focused search, efficient search(cluster hypothesis)plagiarism analysis, result cleaning plagiarism analysis query by example directory maintenance 
Figure1: Text-based information retrieval tasks (left) and exemplified applications(right) wherehash-based indexingcan beapplied.
document queries, say, to map a document onto a set of similardocuments. Section 3 shows how such a hash index along with ahash function
h
ϕ
is constructed.We have identified three fundamental text retrieval tasks wherehash-based indexing can be applied: (
i
) grouping, which furtherdivides into categorization and near-duplicate detection, (
ii
) simi-larity search, which further divides into partial and complete docu-ment comparison, and (
iii
) classification. Figure 1 organizes thesetasks and gives examples for respective applications; the followingsubsections provide a more in-depth characterization of them.
2.1 Retrieval Task: Grouping
Grouping plays an important role in connection with user inter-action and search interfaces: Many retrieval tasks return a largeresult set that needs to be refined, visually prepared, or cleanedfrom duplicates. Refinement and visual preparation require theidentification of categories, which is an unsupervised classifica-tion task since reasonable categories are a-priori unknown. Cat-egorizing search engines like Vivísimo and AIsearch address thisproblem with a cluster analysis [17, 11]; they are well-known ex-amples where such a kind of result set preparation is applied. Du-plicate elimination helps in cleaning result sets that are clutteredwith many, nearly identical documents [4]. The latter situation is
term queryInvertedfile indexHashindex
term 1doc 2, doc 3, ...term 2doc 5, doc 8......112568doc 1, doc 7, ...256749doc 9......
DocumentcollectionResultsetIdentifiedcategories
...12
Figure 2: Illustration of a grouping retrieval task. Startingpoint is an information need formulated as term query, whichis satisfied with an inverted file index, yielding a result set(Step
x
). The subsequent categorization is realized with a hashindex in linear time of the result set size (Step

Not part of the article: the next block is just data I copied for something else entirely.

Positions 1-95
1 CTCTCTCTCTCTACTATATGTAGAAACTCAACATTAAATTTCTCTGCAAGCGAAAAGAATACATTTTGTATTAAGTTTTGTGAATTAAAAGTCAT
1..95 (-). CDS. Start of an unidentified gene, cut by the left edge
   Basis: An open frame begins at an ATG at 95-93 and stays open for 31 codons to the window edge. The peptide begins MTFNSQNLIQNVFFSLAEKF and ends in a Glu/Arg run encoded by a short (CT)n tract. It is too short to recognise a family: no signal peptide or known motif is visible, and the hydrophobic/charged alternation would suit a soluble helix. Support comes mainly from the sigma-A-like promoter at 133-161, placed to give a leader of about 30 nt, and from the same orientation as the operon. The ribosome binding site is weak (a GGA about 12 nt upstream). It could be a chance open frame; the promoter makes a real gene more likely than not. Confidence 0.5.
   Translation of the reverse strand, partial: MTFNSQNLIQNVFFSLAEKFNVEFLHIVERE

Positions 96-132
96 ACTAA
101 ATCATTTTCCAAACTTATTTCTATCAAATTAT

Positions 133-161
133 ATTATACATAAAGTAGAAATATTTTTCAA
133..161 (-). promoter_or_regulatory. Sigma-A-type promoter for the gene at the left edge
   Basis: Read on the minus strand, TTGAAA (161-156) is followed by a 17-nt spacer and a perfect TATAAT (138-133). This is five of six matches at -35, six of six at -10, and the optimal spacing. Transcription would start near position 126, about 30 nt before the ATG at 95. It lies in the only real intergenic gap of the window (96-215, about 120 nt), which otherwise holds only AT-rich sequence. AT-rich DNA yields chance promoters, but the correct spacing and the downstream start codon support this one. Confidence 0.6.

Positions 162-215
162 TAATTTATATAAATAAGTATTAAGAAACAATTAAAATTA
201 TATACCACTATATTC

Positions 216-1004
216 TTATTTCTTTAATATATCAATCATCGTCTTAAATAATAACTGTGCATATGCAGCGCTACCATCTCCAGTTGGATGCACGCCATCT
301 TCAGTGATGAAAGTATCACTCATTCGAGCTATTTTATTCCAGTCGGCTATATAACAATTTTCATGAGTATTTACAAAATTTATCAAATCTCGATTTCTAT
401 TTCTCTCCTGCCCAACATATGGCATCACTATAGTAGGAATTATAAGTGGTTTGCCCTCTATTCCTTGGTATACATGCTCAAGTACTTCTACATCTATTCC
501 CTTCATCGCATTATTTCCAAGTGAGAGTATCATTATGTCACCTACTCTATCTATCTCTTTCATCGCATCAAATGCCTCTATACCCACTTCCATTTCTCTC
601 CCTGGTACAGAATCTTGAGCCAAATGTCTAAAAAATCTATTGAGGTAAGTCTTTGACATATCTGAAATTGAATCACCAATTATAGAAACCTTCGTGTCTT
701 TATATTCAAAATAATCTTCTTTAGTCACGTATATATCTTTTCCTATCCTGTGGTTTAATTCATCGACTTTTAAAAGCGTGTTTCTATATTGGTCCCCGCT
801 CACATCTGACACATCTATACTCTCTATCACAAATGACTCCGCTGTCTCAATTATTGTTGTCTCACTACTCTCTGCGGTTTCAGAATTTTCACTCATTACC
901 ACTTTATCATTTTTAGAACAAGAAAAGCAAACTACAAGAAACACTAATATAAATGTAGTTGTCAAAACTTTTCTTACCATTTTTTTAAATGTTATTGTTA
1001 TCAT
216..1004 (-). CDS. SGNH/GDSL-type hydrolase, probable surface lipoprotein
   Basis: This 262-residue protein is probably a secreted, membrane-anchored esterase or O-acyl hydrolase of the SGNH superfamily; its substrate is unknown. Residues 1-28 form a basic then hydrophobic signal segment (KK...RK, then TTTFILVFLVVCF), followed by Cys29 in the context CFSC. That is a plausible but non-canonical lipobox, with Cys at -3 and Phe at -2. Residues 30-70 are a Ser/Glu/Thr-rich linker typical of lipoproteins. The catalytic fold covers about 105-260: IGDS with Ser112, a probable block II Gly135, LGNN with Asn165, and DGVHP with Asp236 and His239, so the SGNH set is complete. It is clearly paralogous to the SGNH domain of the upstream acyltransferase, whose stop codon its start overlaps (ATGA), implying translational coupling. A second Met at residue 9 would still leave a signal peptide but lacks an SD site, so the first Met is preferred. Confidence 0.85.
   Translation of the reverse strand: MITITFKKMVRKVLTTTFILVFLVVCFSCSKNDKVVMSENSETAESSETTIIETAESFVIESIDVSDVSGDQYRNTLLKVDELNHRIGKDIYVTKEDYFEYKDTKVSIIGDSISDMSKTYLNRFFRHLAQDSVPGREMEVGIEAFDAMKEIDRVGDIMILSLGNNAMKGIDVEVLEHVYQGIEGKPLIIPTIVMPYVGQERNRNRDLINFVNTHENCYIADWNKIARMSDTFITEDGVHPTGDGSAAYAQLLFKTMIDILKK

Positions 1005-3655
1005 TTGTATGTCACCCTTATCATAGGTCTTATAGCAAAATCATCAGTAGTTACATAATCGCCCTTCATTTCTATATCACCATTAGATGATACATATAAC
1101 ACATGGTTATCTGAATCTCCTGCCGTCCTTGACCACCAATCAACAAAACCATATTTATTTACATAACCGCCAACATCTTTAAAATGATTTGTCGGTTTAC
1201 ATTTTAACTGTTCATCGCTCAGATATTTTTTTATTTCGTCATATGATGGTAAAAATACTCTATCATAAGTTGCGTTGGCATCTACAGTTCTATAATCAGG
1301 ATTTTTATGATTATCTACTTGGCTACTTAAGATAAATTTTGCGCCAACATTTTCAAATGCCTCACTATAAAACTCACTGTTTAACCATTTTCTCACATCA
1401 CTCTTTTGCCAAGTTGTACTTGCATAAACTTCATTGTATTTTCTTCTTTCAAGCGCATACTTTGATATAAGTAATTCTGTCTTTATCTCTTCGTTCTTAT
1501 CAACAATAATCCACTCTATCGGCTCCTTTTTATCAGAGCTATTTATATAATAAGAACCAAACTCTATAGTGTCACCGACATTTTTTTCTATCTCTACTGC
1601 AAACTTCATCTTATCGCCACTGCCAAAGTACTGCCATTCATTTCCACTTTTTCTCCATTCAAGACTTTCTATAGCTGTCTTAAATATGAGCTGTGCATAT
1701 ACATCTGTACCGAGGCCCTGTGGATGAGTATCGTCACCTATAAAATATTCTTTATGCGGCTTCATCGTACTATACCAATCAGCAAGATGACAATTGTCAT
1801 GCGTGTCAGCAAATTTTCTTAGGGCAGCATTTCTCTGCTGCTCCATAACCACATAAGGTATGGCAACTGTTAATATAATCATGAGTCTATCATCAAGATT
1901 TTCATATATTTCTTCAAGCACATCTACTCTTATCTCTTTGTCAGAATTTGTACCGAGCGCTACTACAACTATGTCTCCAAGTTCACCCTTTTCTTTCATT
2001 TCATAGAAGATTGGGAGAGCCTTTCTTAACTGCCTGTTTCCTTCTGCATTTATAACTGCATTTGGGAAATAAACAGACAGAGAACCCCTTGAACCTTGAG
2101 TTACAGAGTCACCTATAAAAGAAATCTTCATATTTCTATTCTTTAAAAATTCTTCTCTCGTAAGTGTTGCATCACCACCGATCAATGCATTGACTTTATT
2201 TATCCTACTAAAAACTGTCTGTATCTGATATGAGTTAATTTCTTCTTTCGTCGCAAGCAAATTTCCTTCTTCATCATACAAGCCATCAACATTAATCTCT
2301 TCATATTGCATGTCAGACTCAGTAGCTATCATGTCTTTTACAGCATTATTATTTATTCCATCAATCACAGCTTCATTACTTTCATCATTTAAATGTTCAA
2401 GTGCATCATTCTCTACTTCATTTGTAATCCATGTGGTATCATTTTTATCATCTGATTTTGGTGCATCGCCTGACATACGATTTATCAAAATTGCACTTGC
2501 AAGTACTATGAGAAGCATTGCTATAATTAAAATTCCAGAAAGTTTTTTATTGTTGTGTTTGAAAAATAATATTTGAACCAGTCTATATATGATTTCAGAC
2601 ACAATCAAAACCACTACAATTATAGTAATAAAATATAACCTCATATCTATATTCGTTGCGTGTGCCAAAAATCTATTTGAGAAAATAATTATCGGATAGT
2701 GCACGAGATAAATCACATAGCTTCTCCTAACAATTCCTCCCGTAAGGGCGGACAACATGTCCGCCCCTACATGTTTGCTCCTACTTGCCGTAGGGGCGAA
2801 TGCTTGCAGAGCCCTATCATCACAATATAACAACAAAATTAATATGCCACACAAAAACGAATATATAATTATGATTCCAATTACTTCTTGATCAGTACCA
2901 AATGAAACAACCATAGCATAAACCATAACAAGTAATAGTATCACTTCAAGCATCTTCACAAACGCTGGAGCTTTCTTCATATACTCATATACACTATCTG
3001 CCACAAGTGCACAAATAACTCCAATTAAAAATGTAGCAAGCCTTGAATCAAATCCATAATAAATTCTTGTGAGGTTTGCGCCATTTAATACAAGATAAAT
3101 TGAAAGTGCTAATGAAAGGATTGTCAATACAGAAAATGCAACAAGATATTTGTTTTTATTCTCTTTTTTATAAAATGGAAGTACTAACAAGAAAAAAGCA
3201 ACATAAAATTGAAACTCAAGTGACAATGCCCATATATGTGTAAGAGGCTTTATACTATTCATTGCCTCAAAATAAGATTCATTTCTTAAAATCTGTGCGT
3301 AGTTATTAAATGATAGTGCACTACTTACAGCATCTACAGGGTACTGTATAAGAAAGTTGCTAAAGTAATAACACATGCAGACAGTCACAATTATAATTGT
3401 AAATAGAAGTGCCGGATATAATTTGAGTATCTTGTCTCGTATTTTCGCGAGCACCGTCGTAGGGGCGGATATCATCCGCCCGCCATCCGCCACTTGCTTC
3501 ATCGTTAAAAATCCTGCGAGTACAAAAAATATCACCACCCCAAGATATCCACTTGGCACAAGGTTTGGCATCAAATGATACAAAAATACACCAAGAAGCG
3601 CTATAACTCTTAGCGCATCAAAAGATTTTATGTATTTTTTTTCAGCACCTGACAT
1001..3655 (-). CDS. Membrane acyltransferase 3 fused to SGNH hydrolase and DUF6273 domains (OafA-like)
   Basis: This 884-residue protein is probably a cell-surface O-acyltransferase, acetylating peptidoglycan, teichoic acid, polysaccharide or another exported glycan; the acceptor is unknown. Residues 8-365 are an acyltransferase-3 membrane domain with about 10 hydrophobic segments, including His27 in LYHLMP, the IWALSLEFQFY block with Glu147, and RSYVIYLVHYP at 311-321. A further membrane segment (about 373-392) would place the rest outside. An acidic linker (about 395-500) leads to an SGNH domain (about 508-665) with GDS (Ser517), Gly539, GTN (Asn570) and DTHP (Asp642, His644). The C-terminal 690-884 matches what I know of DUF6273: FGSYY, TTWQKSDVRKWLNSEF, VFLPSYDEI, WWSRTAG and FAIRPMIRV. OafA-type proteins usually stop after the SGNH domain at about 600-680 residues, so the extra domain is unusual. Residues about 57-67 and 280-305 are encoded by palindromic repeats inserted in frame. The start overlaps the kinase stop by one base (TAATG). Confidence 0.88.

).
typical for nearly all kinds of product searches and commercial ap-plications on the Web: for the same product various suppliers canbe found; likewise, mirror sites can pretend the existence of appar-ently different documents.
Remarks on Runtime.
With hash-based indexing the performanceof such kinds of retrieval tasks can be significantly improved: Auser formulates his/her information need as a term query for which,in a first step, a result set
D
q
D
is compiled by means of an in-verted file index
µ
i
. In a second step the hash index
µ
h
is appliedfor the grouping operation, which may be categorization or dupli-cate elimination. Figure 2 illustrates the strategy. Recall that
µ
h
helps us to accomplish the grouping operation in linear time in theresult set size
|
D
q
|
. By contrast, if for grouping a vector-baseddocument model is employed we obtain a runtime of 
O
(
|
D
q
|
2
)
,since duplicate elimination or category formation requires a pair-wise similarity computation between the elements in
D
q
.
2.2 Retrieval Task: Similarity Search
The most common retrieval task is a similarity search where auser’s information need is formulated as (boolean) term query. If the user is in fact interested in documents that match exactly, say,that contain the query terms literally, the optimum index struc-ture respecting search performance is the inverted file index,
µ
i
.The major search engine companies like Google, Yahoo, or Al-taVista are specialized in satisfying these kinds of information
term query kInvertedfile indexHashindexDocumentcollectionResultset
term 1doc 2, doc 3, ...term 2doc 5, doc 8......112568doc 1, doc 7, ...256749doc 9......
document
query
 
term query 1
...
Alternative
...
Figure 3: Illustration of a similarity search retrieval task.Starting point is an information need formulated as documentquery, which is satisfied with a hash index in constant time of the document collection size. Alternatively, keywords may beextracted from the document query to formulate several termqueries.
 
needs. However, if a user specifies his/her information need inthe form of a document query, say, in a “more like this” manner,a hash-based index,
µ
h
, could be employed as index structure. Thequestion is whether a similarity hash function
h
ϕ
that fulfills Prop-erty (1) can be constructed at all, which in turn depends on theadmissible
ε
-interval demanded by the information need.
Remarks on Runtime.
The utilization of a hash-based index,
µ
h
,can be orders of magnitude faster compared to a classical invertedfile index
µ
i
: To identify similar documents with
µ
i
, appropriatekeywords must be extracted from the document query, a number
k
of term queries must be formed from these keywords, and therespective result sets
D
q
1
,...,D
q
k
must be compared to the doc-ument query. Figure 3 illustrates both this alternative strategy andthe utilization of 
µ
h
. If we assume an effort of 
O
(1)
for both in-verted file index access and hash index access, the construction of the result set requires
O
(
|
D
q
1
|
+
...
+
|
D
q
k
|
)
with
µ
i
, and only
O
(1)
with
µ
h
. Note that the actual runtime difference depends onthe quality of the extracted keywords and the finesse when formingthe term queries from them; it can assume dramatic proportions.This situation is aggravated if an application like plagiarism anal-ysis requires the segmentation of the query document in order torealize a similarity search for one paragraph at a time [14].